They’re neither instruments nor recorders; instead, our final collection of apps covers the broader area of sound design. Martin Delaney gathers the most creative sonic tools for mobile music production – it’s the best mobile sound design apps…
With our final collection we’re rounding up some apps that aren’t typical synths or instruments but provide unique ways of creating and interacting with sound – the best mobile sound design apps that we use and have found. Samplr(£7.99) is an iPad-only app which makes full use of the ability to touch and manipulate waveforms directly.
It features eight different play modes including Slicer, Looper, and Keyboard, and the ability to play six samples simultaneously, with up to five effects per sample. Use the provided sample library, or your own imported sounds, or record straight into the app. AudioPaste, AudioCopy, and AudioShare are supported, and Samplr can receive MIDI clock input. It’s a really sweet glitchy tool that scores bonus points because it doesn’t try to emulate any real-world hardware.
Borderlands Granular (£7.99) shares the Simplr design philosophy – embracing the possibilities of iOS interface design instead of looking back to wooden end panels and big knobs! This does mean a few minutes are required to get familiar with the controls, but this does pay off. It is effectively a multitouch based granular synthesizer, which can use the factory sound library, your own recordings, or real-time input from the iOS device microphone or an audio interface.
You get touch control over ‘clouds’ of parameters, including number of voices, duration, vibrato, pitch, and more. Borderlands Granular can be used equally as a performance instrument or an in-studio sound design tool. Record your jams and export them to via AudioShare, then to Dropbox, Mail, AudioCopy, or other music apps.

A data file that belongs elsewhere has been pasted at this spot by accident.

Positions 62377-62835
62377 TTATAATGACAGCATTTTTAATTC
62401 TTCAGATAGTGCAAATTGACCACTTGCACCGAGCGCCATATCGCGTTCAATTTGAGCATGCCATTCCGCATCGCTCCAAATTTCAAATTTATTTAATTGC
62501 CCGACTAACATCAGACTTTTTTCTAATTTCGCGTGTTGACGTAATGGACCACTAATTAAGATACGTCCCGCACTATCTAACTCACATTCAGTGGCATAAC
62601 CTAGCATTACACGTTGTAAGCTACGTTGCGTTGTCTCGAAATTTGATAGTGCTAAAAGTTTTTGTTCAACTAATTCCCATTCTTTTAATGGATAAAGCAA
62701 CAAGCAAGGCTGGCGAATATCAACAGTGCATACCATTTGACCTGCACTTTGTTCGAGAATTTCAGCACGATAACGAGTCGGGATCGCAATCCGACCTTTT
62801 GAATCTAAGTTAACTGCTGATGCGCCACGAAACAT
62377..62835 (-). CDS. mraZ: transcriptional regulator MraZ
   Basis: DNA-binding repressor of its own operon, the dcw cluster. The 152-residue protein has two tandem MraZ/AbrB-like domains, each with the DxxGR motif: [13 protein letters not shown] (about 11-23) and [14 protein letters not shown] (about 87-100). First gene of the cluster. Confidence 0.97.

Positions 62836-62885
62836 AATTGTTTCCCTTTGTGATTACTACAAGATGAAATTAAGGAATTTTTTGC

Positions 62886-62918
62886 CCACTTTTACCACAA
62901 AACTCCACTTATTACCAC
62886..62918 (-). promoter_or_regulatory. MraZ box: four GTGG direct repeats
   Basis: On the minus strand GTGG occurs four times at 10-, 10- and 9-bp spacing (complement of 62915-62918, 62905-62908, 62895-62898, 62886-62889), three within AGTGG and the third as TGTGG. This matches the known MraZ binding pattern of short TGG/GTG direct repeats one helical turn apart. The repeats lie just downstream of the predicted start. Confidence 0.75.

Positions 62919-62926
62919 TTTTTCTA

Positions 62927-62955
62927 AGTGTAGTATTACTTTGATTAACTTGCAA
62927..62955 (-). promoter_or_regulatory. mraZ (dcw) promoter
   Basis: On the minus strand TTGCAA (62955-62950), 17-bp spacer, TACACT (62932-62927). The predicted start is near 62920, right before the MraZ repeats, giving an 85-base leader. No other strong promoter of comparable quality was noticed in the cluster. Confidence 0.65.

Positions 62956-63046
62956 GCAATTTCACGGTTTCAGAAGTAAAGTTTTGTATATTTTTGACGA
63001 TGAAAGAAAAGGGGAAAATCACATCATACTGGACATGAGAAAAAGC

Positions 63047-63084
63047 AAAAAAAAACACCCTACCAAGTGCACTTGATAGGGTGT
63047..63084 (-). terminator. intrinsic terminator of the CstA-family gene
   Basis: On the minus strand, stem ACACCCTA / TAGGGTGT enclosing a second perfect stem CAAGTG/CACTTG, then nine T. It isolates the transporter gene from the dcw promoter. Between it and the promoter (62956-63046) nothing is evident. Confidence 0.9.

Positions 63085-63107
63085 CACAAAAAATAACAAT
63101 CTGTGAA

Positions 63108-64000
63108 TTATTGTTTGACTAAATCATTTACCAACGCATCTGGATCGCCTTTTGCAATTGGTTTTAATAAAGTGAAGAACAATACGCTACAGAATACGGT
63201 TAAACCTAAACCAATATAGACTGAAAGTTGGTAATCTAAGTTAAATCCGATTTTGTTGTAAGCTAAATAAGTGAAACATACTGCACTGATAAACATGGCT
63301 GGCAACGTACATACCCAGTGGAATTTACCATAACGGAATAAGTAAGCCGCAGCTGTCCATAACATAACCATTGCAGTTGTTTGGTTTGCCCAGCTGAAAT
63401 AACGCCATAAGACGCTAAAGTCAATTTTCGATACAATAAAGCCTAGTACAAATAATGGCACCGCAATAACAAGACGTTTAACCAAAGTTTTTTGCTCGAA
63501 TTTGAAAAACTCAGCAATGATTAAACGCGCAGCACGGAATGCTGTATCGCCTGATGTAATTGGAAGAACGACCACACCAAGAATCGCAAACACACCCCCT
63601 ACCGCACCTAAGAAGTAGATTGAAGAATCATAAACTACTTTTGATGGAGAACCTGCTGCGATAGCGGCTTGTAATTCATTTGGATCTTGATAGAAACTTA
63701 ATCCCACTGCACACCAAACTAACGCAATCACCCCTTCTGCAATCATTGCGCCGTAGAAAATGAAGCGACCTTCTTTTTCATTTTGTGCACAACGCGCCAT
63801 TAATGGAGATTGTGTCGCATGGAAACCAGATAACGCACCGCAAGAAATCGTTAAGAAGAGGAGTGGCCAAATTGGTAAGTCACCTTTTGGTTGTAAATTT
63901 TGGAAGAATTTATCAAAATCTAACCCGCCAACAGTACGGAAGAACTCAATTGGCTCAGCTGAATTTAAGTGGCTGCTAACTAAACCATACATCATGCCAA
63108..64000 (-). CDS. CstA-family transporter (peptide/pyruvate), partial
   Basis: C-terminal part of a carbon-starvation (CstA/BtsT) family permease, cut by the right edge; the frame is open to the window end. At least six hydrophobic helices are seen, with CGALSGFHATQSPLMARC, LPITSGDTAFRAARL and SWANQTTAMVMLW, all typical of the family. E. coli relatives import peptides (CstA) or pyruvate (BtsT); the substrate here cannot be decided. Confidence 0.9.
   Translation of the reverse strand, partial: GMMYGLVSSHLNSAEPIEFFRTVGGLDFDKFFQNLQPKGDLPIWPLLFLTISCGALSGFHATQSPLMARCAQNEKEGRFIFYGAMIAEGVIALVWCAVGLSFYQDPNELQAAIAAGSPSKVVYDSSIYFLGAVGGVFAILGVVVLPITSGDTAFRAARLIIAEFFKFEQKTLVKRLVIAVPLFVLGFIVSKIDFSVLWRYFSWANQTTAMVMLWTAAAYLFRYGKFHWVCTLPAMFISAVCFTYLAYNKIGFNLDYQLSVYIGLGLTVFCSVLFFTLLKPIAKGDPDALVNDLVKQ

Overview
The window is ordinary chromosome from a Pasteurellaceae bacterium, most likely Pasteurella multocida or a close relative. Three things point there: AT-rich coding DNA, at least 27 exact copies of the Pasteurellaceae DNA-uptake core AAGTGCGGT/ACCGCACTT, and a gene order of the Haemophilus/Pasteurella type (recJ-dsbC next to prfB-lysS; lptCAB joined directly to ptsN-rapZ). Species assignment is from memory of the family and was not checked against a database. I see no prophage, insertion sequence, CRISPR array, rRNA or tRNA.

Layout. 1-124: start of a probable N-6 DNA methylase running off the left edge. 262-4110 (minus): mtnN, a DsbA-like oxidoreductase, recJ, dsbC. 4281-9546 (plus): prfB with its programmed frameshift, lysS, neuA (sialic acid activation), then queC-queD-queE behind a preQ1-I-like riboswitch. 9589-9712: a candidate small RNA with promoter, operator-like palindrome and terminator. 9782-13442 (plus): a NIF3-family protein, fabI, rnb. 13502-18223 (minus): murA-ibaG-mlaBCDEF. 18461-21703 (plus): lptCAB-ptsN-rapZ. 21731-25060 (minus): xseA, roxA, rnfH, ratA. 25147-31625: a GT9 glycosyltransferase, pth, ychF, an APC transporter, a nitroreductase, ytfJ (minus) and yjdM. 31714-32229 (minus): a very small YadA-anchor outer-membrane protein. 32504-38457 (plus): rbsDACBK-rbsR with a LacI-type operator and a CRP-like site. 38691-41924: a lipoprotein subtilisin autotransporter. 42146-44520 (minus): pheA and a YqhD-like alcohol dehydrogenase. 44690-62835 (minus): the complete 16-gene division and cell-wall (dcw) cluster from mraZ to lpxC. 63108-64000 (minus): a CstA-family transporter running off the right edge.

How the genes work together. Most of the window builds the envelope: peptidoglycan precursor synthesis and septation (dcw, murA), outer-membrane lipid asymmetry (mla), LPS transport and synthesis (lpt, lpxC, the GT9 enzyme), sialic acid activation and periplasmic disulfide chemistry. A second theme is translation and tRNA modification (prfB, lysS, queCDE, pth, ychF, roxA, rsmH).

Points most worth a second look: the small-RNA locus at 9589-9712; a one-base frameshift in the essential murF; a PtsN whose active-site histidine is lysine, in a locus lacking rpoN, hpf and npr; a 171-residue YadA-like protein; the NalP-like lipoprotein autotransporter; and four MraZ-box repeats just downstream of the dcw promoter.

Yes, ’The app formerly known as H__r’ (£ free) is really called that, although a competition to rename it is under way. Coming from the creators of the RJDJ app, this requires a headset with mic, so it can process the incoming audio from your surroundings and apply one of several presets designed to create different ambiences – mostly they’re kind of electronic and edgy but there are some interesting results, especially after you edit the settings to suit your situation and mood.
Works best with headphones that effectively exclude outside sounds, for a more immersive experience. This isn’t a music ‘creation’ app as such, but it’s thought provoking and worth a go if you’re interested in real-time immersive audio.
Finally, and using the term ‘sound design’ in a slightly different context, there’s BIAS Amp (£3.99) from Positive Grid. This app includes simulations of many vintage and modern guitar amps, with presets ready to use, but beyond that, the amps and cabinets are customisable, right down to the tubes. However there’s more, because you can begin building your own amps from scratch, selecting every component, from power amps to transformers, to tone stacks.
After you’ve created your dream rig with BIAS Amp, it can be opened in Positive Grid’s BIAS FX and JamUp guitar apps (Inter-App Audio and AudioBus are also supported). Even if you don’t feel ready to jump into full-blown amp design, the BIAS presets sound great right off – this is one of the best iOS guitar amps around.
Easy Mobile Sound Design
There are separate iOS apps that’ll make your life easier, and get your iPad productions a bit more finished. Throughout this story we’ve referred to apps such as AudioBus (£3.99) – which routes audio between applications on the same device; AudioShare (£3.99), an audio-and-MIDI file management tool, and AudioCopy (free) which is a clipboard, organiser, and editor, for audio content.
These can make all the difference when sharing content between apps and, thanks to them, you have the option to include audio effects in your app chains as well. For example I use Kymatica’s AUFX effects such as Dub (£3.99), a really nice stereo delay, and the Space reverb (£3.99)
If I really want to finish a tune within the iPad and share it online immediately I’ll move the stereo mix to Positive Grid’s Final Touch (£13.99), a very well-featured mastering app with maximiser, EQ, compression, stereo imaging, and multiband dynamics – everything you need for that last-minute tweak. Using a bunch of little apps like this may not as elegant as doing it all within a DAW, but it does work!